Calculating the first few values by hand (starting from f(1)=1/2) readily shows that f(n) = n/(n+1), and then formally using mathematical induction and the recurrence equation above you can formally proved that f(n) = n/(n+1).  Also as you do the math for the recurrence relation for f(n), you'll find that the value of b'/B ratio for optimal f(n)chop  is itself always equals f(n), which gives you the construction method to realize f(n).
[edit: correct a mistake in wording near the end]

[edit: move edit to correct post!]

Offline ccexplore

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Re: Logic Puzzles
« Reply #56 on: July 25, 2011, 01:40:19 AM »
Hmm okay, I think there's a slightly more insightful approach for #4.  But I still can't eliminate the 2 maximization problems that seem to need calculus to solve.

Quote from: spoiler
Instead of triangle, I think if we do the exercise on a trapezoid instead, and using 2 rectangles, one can show that the 2 rectangles must have equal height to maximize coverage of the trapezoid.

Back to the original triangle problem, you can see that the "strip" of triangle that spans over 2 consecutive rectangles in the stack, is a trapezoid.  So using the "equal height" property we can show that each pair of consecutive rectangles, and therefore all rectangles, must have equal heights.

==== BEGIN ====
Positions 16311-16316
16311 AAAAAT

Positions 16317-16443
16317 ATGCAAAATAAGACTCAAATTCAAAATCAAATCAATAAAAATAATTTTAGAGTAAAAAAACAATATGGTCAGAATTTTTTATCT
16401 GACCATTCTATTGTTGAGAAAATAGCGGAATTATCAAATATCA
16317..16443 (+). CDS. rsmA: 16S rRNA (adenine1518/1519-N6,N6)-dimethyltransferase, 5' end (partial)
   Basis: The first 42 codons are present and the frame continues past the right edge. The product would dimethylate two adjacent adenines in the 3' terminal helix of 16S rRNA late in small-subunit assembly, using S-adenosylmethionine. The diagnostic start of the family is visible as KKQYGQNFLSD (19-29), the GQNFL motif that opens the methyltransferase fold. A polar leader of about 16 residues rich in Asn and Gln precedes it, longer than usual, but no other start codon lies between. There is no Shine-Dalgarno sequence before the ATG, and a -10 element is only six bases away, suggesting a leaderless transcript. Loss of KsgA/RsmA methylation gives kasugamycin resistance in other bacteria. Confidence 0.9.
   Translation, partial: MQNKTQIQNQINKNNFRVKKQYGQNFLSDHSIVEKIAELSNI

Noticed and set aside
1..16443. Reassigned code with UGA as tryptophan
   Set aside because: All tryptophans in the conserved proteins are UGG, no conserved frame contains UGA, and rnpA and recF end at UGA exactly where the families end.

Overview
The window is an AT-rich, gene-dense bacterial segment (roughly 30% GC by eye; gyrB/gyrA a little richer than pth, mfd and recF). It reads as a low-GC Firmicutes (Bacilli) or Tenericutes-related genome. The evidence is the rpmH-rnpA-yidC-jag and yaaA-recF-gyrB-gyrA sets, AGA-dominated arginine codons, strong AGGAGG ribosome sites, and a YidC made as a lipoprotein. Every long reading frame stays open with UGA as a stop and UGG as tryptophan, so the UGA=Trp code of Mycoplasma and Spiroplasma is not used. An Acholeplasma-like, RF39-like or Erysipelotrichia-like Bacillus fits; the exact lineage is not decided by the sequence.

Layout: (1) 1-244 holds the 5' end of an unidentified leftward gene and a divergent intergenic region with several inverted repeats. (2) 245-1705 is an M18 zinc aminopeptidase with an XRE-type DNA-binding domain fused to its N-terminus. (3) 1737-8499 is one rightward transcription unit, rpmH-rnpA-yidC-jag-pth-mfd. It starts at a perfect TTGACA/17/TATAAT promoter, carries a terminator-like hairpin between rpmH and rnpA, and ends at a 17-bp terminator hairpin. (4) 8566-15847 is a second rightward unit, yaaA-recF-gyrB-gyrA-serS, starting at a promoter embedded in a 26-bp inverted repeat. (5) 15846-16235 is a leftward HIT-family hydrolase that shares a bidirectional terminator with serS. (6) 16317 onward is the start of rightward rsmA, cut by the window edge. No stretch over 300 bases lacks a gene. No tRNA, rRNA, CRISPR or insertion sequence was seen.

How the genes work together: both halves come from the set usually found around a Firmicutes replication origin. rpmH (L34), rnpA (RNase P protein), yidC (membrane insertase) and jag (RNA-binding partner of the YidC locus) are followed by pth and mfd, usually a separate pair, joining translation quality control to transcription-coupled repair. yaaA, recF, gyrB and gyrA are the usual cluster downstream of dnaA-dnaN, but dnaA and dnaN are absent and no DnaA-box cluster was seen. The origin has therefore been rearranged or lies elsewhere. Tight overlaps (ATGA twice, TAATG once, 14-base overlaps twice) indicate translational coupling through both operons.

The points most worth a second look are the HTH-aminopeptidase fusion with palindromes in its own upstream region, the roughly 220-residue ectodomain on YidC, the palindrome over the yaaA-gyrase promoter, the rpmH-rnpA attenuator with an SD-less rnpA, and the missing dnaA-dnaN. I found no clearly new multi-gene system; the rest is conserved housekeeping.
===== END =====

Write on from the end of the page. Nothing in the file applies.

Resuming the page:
This gets us to the desired construction more directly, but notice we still end up with 2 maximization problems to deal with:
  a) showing that we want equal height on the 2-rectangle-in-trapezoid problem
  b) Even though we show that all rectangles must have equal height, it doesn't tell you what height to use to maximize coverage for the triangle (eg. you can have the n rectangles of equal but very small heights, so that the stack leaves most of the upper portion of the triangle not covered, obviously not optimal).